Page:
[Mailman-Developers] Forms Acessibility (was Re: Hi! I'll be your intern for the summer :)) summer :)
lcarlson at d.umn.edu
Thu Jun 22 16:22:25 CEST 2006
--On Thursday, June 22, 2006 4:15 AM +0200 emf wrote:
> Thanks very much for your feedback, Laura! I am something of a
> standards fanatic; all the pages I've re-written so far have made
> heavy use of label (although I use the implicit label where
> possible), fieldset, legend, thead & tbody and the title attribute
> to provide as much support for assistive technologies and
> alternative renderings as I can.
Wonderful news to hear that you support accessibility and web
standards, Ethan. Yes, fieldset, legend, thead, tbody and the title
attributes are very important for structural markup.
> Once I have a clear idea what form elements will be where, I am also
> going to add tabindex and accesskey attributes to the form elements.
I would like to mention a few things regarding implicit labels,
accesskeys, and tabindex.
The W3C identifies two different types of labels: implicit and explicit
. Basically, the difference is that implicit labels are an older,
(deprecated in WCAG 2.0) technique that wrap around their target field
elements; explicit labels use the for attribute to indicate which form
element they describe (that value of the for attribute is the id of the
element it describes.
I would caution against using implicit labels. Explicit association is
preferable. WCAG 1.0 12.4 advises web developers to "Associate labels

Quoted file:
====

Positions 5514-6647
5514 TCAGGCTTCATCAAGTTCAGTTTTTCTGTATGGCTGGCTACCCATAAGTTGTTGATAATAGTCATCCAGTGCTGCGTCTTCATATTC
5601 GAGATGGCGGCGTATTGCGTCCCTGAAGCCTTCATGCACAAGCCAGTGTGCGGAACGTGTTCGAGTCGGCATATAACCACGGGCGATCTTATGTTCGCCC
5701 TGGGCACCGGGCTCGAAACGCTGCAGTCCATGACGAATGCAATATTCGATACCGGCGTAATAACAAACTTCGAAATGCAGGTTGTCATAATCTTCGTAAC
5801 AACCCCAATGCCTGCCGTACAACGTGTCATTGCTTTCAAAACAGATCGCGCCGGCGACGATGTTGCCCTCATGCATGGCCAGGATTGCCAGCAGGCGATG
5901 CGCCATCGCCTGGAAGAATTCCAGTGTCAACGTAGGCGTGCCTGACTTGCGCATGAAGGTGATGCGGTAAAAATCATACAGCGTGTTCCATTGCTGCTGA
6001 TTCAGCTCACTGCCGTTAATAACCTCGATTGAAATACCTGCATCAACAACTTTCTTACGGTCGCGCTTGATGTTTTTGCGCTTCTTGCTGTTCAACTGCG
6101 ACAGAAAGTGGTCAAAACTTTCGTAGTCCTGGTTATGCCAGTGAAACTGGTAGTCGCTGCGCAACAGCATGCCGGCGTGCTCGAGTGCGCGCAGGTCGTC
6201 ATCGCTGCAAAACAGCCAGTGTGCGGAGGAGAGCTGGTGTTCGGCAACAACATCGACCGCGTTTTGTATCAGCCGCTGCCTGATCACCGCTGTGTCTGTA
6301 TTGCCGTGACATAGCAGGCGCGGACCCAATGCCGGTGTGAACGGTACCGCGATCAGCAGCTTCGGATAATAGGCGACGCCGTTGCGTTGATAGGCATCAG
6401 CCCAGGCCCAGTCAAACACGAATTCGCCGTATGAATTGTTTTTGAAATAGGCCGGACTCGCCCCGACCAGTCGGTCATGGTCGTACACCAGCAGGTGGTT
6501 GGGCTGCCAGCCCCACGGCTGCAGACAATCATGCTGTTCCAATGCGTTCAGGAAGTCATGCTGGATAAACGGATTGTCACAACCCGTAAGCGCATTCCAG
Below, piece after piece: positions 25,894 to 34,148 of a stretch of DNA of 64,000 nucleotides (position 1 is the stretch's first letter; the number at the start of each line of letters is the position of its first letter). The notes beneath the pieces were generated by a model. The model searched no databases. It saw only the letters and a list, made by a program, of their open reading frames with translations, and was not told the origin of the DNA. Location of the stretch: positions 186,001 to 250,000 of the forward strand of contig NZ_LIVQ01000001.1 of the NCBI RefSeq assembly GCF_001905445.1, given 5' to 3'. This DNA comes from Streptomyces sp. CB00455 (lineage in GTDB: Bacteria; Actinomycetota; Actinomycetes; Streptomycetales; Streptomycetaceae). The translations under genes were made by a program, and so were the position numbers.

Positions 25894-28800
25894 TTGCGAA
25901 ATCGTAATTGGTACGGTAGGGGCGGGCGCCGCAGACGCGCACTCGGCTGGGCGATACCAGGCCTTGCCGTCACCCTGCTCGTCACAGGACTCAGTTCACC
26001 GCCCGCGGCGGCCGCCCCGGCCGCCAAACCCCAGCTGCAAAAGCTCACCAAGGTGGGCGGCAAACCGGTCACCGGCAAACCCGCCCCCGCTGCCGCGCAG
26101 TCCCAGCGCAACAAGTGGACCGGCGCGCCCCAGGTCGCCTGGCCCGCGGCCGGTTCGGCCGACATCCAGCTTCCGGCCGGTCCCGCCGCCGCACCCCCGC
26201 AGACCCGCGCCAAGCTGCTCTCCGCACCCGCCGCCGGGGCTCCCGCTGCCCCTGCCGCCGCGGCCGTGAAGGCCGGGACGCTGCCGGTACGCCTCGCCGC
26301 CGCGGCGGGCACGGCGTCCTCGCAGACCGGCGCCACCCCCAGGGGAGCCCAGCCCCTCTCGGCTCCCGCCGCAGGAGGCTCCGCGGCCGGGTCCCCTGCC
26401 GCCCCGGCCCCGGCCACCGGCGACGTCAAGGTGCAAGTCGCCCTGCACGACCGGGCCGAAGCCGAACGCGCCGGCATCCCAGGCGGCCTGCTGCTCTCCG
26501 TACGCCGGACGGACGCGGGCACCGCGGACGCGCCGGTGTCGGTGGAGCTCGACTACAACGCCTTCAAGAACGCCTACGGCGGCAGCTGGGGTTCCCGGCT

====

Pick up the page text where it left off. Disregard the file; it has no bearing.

explicitly with their controls."
It also says in section 508:
"Experience has shown that implicit labeling should be avoided for two
reasons. First, implicit labeling is not reliably supported by many
screen readers and, in particular, does not work well if explicit
labels are simultaneously used anywhere on the same web page. Often,
the output can be wildly inaccurate and confusing. Second, if any text
separates a label from its associated form element, an implicit label
becomes impractical and confusing because the label itself is no longer
easily identified with the form element." For an illustration of
this visit Roger Hudson's Web Essential 05 Association Examples .
If you use explicit labels, you're specifically providing information
about each form element. Each form control should have its own LABEL.
Add the FOR attribute to tie the LABEL to the form control's ID
Something to be aware of is that the current opinion of many
accessibility experts is that accesskeys mostly work against
Because of the many conflicts, defining accesskeys seems to be a waste
of time unless you are designing for a controlled environment such as
an intranet. Joe Clark suggests that there are at least 36 characters
that can be used for accesskey attributes . However, John Foliot's
and Derek Featherstone's   unofficial survey/research concluded
that there really are no useful access keys not already reserved by
some application or other. When you take internationalization issues
into account, it becomes pretty much of a hopeless cause.